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It's every app developer's worst nightmare: receiving a letter in the mail that claims the app you've developed is in violation of someone else's patents. That's what happened to Jeff Kelling and a few friends who were living the high life off an app called Fototime. Until, according to reporters at This American Life:

We got a letter in May of 2008 and it wasn’t a friendly letter. I mean, if you take a letter from the I.R.S. that says “we’re going to audit you,” this letter was even less friendly than that. It pretty much said, “you’re in violation of three of the patents that our company holds. You must contact us immediately to arrange payment and settlement or we will be taking you to court.”

An Ambiguous Claim

But what's weird is that there was no competing website that Kelling could identify, and no way of telling what patents he was in violation of. Hell, even when he asked the "company," FotoTime, how he was infringing on their patents, the company refused to respond. These "companies," if you can even call them that,  have become so ubiquitous that there's now a derogatory term for them in Silicon Valley: trolls. Patent trolls. 

Means Big Business

Patent trolling has become big business. From 2004 to 2009, the number of patent infringements jumped by 70%. Licensing fee requests, like what happened to Kelling, went up 650%. Intellectual Ventures is one of the biggest ones around. They've sued countless companies for patent infringement and there's so much fear of them that most companies won't even go on the record when they hear their name. 

What do they sue over? Well, the patents themselves are so broad that one claims to cover "a configurator using structure and rules to provide a user interface." One hoarded by Lodsys, another patent troll, is for all purchases made within an app. These are big fundamental things that an app couldn't possibly avoid infringing. Thus, any developer is at risk of being sued.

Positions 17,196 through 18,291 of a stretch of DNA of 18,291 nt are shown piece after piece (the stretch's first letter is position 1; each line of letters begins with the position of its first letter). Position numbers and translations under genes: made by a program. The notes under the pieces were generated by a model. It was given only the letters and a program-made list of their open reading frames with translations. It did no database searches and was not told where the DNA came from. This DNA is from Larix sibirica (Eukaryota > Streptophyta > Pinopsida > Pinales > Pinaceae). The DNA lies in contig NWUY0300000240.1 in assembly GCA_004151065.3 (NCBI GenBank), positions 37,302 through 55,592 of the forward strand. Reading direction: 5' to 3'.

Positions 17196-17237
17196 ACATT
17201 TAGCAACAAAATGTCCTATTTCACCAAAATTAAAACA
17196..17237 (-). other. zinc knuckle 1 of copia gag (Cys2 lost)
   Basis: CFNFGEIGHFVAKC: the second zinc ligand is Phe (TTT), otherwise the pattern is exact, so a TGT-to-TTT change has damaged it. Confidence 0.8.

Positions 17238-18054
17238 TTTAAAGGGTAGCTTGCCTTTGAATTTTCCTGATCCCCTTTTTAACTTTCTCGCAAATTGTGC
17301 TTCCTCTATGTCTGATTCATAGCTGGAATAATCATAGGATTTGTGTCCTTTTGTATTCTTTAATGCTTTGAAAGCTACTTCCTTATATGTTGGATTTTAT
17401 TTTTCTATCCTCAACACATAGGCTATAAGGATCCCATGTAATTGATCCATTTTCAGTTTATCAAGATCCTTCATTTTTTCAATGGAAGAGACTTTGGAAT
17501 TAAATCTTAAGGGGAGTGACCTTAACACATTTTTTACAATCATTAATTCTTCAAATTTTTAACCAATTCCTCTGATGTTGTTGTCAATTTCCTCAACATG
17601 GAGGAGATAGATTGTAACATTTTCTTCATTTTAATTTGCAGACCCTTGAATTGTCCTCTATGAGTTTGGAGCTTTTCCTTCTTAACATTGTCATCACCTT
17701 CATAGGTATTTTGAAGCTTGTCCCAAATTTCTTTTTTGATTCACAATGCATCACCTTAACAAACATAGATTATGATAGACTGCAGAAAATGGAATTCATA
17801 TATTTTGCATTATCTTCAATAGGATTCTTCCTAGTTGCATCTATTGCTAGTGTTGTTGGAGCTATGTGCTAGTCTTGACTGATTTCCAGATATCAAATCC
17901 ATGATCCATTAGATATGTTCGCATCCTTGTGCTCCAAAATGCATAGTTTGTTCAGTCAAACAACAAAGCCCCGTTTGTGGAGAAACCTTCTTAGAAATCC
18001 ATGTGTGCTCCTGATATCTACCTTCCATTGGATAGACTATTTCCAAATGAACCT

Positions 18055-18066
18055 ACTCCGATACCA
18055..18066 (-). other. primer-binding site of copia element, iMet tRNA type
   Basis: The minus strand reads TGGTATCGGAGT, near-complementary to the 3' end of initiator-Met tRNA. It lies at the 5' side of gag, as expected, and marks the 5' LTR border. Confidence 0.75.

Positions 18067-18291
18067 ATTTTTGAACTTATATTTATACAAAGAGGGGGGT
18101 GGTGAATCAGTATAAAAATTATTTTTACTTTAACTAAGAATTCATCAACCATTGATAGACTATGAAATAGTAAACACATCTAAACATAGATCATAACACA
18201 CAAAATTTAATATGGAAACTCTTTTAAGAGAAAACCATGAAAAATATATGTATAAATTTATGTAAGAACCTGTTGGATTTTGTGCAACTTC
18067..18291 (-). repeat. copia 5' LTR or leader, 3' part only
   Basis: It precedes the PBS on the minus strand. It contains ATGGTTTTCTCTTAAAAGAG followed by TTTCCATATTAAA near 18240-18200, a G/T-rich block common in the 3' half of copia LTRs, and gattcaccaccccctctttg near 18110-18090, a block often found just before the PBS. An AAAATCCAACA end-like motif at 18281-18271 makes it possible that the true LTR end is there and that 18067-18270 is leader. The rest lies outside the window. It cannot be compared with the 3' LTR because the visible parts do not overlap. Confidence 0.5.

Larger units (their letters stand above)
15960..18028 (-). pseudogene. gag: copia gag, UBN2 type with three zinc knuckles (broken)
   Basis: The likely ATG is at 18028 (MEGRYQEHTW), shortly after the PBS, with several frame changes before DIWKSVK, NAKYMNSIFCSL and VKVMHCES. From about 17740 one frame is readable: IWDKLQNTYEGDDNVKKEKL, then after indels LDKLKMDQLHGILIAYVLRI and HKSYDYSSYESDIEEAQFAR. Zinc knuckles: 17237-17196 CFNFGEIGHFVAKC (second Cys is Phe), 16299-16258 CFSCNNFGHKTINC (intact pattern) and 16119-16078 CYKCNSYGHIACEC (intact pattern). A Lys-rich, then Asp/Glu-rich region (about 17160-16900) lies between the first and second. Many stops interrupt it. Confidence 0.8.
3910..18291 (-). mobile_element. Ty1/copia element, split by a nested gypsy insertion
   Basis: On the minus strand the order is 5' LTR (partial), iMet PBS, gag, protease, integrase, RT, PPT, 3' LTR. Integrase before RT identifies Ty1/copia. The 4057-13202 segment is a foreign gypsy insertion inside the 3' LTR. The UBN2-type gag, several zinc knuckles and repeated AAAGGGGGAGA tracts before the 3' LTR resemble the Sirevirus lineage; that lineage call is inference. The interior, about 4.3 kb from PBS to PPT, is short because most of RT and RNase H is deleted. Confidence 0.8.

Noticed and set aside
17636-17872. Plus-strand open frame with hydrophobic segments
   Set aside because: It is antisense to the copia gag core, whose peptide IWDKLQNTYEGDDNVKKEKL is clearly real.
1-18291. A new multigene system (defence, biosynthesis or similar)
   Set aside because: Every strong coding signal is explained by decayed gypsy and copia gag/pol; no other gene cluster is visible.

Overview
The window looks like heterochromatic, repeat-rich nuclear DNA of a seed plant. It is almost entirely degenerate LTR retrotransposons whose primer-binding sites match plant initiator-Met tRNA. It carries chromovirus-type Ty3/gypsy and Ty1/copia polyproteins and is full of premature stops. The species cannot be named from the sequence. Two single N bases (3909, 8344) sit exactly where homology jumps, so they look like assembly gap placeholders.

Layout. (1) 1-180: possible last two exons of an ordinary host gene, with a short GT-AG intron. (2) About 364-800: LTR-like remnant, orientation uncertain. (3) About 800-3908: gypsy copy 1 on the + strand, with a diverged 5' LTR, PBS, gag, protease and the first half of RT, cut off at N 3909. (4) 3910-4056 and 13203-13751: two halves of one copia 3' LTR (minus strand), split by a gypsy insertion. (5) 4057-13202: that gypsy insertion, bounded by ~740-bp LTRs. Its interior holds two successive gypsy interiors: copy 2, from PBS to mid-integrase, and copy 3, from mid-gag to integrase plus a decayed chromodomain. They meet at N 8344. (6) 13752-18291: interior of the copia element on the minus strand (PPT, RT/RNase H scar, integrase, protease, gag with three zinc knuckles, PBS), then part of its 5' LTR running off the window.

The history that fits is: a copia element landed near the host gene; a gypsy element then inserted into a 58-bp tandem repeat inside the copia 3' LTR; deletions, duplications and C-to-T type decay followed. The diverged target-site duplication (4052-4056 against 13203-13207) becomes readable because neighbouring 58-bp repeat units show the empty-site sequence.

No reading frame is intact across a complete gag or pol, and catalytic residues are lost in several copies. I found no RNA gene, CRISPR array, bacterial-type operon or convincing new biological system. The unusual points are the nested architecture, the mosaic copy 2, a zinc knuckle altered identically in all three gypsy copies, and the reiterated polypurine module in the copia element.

And It's Only Getting Worse

Worse yet, there's no transparancy about how much money these patent trollers are making, since even NPR couldn't get anyone to go on the record about how much they paid to settle their lawsuit out of court. 


At this point, all the big companies are simply hoarding patents in the hopes of protecting themselves against lawsuites. It's a "nuclear arms race," as NPR puts it, and it does nothing to encourage innovation. Intellectual Ventures is making truckloads (the company was recently valued at 4.5 billion dollars) and companies like Google, Nokia and HTC are buying shares just to protect themselves. That's money they could have spent inventing the next great cell phone. 

Listen to the most recent episode of This American Life here and let us know what you think of this whole patents mess in the comments below.

2 comments

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  • For sure. We also need to fundamentally change the way the entire patenting system for software works so that these broad claims can't be leveraged at small app developers.

  • Unless the "patent trolls" are reined in, there will be no incentive for future development. The imaginative developers will hesitate to put time and effort into something only to have a troll steal it. I think it is theft regardless of what cloak they hide beneath.

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